DPS923 MAP523 Week 7 Notes
Thursday, February 13 - classroom lecture
Monday, February 17 - NO CLASS TODAY - it’s the Family Day holiday
More networking this week. We learn about a technique to modularize the web API request into an object. This enables scale, reliability, and repeatability.
Test 2 is NEXT Thursday, February 20.
Thursday, February 13
Plan for this week:
- Swift generics
- Web API request factory class
- Data model manager design and implementation
- iOS local (on-device) notifications
We will cover these - discuss, show-and-tell, diagram, etc. - in the Thursday class.
While the topic notes are included here, be prepared to take your own notes too.
The course’s GitHub repo has code examples for many topics and techniques. You can download a zip of the code repo, or clone it.
Monday, February 17
Monday, February 17, 2020 is the Family Day holiday here in Ontario. The College will be closed, and there are no classes.
Here’s a list of topics that we learned something about this week:
- Swift has generics, which enable code to handle objects that are based in different types
- We will use generics to define the data shape that will be returned by a web API request factory class method
- Swift generics use a familiar coding style seen in other languages, e.g.
T as type placeholders (depending on the usage context)
- The size of the code base in an app with a dozen or more web API requests can grow unless we use a factory, which is a code-saving technique
- Our first factory is the
WebApiRequest class, which does as its name suggests
- It is used (created, configured, executed) by callers, which are methods (one or likely more) in the data model manager (in our recommended architecture)
- The design of the factory is as generic and reusable as possible
- For a single-use request, the request code can be written in the controller
- For complex scenarios and those with reusable or repeatable requests, the data model manager now takes over - from last week’s simple web API request code examples - the job of communicating with the web API (and making response data available somehow)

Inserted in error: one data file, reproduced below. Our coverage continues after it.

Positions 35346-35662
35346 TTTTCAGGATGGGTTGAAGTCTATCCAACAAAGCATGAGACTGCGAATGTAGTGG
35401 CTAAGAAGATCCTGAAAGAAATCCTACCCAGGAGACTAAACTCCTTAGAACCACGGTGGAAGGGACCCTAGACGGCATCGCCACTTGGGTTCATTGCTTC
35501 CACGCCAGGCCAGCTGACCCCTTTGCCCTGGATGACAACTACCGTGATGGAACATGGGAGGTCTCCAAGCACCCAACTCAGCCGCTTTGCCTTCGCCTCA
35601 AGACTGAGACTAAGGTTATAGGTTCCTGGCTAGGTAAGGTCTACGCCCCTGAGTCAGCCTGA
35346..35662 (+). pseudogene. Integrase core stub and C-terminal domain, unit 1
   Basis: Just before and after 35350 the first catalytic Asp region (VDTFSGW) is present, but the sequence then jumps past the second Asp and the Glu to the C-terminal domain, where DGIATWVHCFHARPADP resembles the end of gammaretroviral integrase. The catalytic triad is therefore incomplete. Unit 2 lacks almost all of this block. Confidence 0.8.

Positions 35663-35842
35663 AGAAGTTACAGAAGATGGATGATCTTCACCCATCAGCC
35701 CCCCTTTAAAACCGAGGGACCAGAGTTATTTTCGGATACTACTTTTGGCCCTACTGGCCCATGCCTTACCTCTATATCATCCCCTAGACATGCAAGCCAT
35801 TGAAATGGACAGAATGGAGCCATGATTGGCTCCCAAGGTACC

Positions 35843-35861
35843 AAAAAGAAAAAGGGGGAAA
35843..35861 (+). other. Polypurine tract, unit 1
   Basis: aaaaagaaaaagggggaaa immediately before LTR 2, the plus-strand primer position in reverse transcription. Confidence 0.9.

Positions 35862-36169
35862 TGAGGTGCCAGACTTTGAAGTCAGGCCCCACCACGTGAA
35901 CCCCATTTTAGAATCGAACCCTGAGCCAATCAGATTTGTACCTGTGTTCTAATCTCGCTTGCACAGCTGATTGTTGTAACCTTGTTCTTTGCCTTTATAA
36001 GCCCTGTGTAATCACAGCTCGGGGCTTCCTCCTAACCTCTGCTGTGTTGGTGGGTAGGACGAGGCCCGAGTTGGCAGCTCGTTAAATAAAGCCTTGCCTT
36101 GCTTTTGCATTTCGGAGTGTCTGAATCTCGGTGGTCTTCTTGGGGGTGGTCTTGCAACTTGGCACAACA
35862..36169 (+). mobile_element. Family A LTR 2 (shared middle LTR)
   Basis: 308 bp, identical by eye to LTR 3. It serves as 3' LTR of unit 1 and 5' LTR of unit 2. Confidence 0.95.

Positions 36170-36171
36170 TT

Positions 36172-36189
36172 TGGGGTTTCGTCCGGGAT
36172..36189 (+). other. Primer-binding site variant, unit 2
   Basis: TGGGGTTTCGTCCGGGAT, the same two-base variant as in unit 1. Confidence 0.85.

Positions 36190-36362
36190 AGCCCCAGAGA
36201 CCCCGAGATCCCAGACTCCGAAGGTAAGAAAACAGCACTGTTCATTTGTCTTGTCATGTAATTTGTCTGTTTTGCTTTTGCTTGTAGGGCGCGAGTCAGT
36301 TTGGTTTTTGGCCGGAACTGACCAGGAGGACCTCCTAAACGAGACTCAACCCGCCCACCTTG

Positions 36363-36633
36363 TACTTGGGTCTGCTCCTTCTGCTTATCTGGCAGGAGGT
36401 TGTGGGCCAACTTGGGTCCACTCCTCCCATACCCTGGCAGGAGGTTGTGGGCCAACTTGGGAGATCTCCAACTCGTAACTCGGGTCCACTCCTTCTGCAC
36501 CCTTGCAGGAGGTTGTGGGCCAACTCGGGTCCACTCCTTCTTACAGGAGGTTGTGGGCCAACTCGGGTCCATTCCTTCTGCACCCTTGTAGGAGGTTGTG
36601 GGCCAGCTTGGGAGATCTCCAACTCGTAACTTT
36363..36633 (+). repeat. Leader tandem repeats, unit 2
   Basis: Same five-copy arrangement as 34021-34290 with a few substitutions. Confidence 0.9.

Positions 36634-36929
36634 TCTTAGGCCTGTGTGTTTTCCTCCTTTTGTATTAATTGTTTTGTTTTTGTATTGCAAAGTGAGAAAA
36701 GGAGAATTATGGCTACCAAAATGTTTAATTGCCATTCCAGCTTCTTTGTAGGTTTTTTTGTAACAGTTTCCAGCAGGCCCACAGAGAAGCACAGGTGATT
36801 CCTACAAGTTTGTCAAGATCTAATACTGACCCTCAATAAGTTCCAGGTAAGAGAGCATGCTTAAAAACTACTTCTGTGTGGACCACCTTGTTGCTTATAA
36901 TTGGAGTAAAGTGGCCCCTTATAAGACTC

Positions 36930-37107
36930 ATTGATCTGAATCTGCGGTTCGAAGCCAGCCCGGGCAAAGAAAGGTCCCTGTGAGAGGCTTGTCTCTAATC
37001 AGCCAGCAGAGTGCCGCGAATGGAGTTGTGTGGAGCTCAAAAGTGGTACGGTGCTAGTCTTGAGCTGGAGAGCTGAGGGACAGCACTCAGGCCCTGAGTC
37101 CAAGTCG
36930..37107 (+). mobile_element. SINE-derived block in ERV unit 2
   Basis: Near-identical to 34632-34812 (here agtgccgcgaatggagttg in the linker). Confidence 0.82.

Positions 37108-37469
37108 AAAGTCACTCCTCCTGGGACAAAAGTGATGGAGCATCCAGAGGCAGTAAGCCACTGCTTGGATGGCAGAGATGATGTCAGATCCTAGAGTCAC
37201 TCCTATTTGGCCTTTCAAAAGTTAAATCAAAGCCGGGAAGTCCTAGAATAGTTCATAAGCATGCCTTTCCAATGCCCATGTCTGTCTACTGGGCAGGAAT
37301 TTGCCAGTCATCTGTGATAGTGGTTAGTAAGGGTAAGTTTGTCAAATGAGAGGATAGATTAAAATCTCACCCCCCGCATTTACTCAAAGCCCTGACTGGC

- Manager properties are typically used to make the data model available
- Manager methods are used to execute requests
- Each request defines its own instance of the factory class, with custom configuration (e.g. path/segment, response data type expected)
- The configuration of a factory class instance for a POST request - when compared to what we must do for a GET request - requires more configuration (set the HTTP method, and prepare/encode the entity body data to be sent with the request)
- In this new design, URL Loading System requests are still asynchronous, which is challenging, and implemented with two design-and-coding actions
- In the factory class, the generic code simply calls a closure function (that gets passed in)
- In the data model manager class, the function call includes the closure function (completion handler code)
- We still need a way to tell the caller when the web API request completes - we use a notification
- Notifications are design patterns for broadcasting info and subscribing to broadcasts
- There is one broadcaster, and zero or more subscribers
- The “message” that’s posted by a broadcaster can be custom and unique, when compared to other broadcasts
- The broadcaster posts a notification after completing a piece of work
- At the subscriber end, one of its startup tasks includes a statement that subscribes to a specific / custom / unique broadcast, and specifying a closure function to execute if/when the notification comes in